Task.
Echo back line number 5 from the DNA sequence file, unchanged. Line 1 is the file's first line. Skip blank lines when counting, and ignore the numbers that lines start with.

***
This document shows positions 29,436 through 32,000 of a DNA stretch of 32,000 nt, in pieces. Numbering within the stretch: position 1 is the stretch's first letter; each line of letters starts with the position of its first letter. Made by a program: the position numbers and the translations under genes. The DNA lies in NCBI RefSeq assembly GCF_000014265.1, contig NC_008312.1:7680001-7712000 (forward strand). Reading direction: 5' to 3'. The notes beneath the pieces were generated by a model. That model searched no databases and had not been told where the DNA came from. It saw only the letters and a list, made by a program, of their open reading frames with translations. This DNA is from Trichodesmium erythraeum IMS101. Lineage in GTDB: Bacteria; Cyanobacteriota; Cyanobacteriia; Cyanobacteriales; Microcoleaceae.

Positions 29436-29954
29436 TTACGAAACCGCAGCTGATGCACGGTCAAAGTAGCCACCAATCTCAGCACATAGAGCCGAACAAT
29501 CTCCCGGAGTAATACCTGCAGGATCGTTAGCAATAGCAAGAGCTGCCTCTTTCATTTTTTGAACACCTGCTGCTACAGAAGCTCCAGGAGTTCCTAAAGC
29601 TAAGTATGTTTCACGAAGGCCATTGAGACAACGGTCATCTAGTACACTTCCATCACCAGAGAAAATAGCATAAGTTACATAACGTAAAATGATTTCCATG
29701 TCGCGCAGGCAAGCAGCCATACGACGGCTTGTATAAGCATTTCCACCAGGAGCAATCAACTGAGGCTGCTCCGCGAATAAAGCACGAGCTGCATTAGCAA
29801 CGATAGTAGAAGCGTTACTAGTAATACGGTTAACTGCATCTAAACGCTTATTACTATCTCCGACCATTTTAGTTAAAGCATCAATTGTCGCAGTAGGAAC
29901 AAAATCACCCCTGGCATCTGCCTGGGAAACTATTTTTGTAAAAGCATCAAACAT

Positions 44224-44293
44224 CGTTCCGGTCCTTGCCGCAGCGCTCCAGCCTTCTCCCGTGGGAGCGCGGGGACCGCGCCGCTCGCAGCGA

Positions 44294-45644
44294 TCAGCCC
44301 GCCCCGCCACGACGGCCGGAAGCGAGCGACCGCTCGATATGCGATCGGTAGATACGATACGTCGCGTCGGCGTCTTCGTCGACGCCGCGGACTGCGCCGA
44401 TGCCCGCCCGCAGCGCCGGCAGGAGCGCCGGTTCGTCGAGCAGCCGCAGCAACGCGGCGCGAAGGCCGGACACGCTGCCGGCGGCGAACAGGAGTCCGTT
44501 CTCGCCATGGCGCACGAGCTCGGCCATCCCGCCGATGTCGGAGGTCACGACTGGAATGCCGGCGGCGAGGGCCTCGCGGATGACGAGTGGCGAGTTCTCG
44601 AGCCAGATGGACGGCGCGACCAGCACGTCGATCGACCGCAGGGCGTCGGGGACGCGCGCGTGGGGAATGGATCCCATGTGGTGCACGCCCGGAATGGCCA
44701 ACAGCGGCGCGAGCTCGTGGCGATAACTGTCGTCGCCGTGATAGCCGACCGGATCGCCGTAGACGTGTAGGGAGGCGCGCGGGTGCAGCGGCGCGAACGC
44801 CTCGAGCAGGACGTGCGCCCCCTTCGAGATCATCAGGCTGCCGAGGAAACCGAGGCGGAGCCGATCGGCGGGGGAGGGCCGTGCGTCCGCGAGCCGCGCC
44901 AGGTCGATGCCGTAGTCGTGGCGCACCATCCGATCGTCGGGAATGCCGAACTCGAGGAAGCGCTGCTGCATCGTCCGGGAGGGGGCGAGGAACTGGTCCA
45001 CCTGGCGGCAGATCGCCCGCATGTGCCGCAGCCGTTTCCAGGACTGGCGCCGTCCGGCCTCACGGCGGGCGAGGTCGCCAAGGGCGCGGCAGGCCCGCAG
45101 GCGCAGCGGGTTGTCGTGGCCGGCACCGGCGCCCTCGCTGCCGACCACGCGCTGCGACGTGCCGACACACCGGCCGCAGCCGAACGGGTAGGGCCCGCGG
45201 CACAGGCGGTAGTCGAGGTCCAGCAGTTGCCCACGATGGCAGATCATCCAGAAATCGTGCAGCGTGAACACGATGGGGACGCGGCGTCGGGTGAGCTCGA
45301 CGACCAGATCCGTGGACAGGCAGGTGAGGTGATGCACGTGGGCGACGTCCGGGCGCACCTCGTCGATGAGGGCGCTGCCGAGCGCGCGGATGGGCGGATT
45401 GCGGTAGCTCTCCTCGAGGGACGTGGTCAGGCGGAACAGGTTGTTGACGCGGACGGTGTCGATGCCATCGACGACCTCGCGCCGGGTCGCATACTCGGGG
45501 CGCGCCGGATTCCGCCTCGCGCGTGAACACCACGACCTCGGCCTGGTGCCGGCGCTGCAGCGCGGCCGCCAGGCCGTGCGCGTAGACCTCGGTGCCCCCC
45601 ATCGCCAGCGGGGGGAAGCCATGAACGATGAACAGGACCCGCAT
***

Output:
29601 TAAGTATGTTTCACGAAGGCCATTGAGACAACGGTCATCTAGTACACTTCCATCACCAGAGAAAATAGCATAAGTTACATAACGTAAAATGATTTCCATG